A Hong Kong martial arts coach accused of running an armed separatist movement with his assistant has been charged with sedition, police said Tuesday, after a raid that seized weapons including crossbows and machetes.
Police allege the coach, 59, and a 62-year-old female assistant — both of whom face weapons charges — set up a martial arts training hall to “incite hatred” against the government and organise “an armed force for Hong Kong independence”.
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“The arrested persons were deeply affected by misinformation and became self-radicalised… Now they are spreading the misinformation to others,” senior superintendent Steve Li told a press conference.
Hong Kong’s colonial-era sedition law, which lay unused for decades, has reemerged in the past year as a key tool in the ongoing crackdown on dissent that followed 2019’s massive democracy protests.
Authorities said they are also considering more serious charges for the duo under the sweeping national security law Beijing imposed on the city in response to the at-times violent demonstrations.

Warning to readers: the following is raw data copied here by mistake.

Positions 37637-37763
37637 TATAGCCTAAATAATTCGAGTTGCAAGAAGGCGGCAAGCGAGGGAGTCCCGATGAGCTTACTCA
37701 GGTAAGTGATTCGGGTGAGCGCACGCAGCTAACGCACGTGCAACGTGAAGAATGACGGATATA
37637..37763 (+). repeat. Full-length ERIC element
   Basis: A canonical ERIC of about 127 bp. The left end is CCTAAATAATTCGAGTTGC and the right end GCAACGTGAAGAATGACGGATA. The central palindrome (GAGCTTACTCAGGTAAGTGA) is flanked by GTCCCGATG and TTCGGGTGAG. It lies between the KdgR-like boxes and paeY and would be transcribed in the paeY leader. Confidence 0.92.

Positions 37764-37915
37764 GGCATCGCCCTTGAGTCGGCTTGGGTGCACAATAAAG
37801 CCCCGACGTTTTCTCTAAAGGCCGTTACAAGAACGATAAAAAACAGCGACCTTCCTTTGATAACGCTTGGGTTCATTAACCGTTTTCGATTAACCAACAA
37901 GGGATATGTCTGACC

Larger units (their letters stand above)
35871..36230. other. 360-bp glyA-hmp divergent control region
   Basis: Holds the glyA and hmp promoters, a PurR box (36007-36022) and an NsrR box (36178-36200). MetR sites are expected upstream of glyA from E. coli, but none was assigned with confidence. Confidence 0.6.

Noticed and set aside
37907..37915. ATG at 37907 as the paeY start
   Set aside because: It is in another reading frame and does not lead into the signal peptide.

The male suspect was charged with one count of sedition, while both suspects faced charges related to the possession of weapons and firearms without a license, police confirmed Tuesday afternoon.
The suspects — arrested Sunday in the city’s Tsim Sha Shui district — are accused of posting anti-government messages including calls to topple China’s communist regime and for a “shadow government and self-defence force” to be established.
“With this vicious cycle, we are very worried those radicalised will go one step further and commit terrorist attacks,” Li said.
The arrests came after Hong Kong’s National Security Department — which enforces the law — sent an undercover officer to the martial arts studio, where the two suspects were teaching “combat tai chi”.
Police said they found unlawful weapons including an airgun, eight crossbows, 30 steel-tipped arrows and a collection of blades. Airguns exceeding a certain level of power are considered firearms under Hong Kong law.
The suspects also allegedly urged people to resist anti-coronavirus policies, opposing the government’s contact-tracing app and vaccination drives, police said.
Sedition carries a maximum penalty of two years in prison.
Hong Kong authorities have increasingly applied the label of “sedition” to speech that challenges official policies on the coronavirus.
Last month, singer Tommy Yuen and two others were arrested over social media posts that urged people to defy Covid-19 restrictions.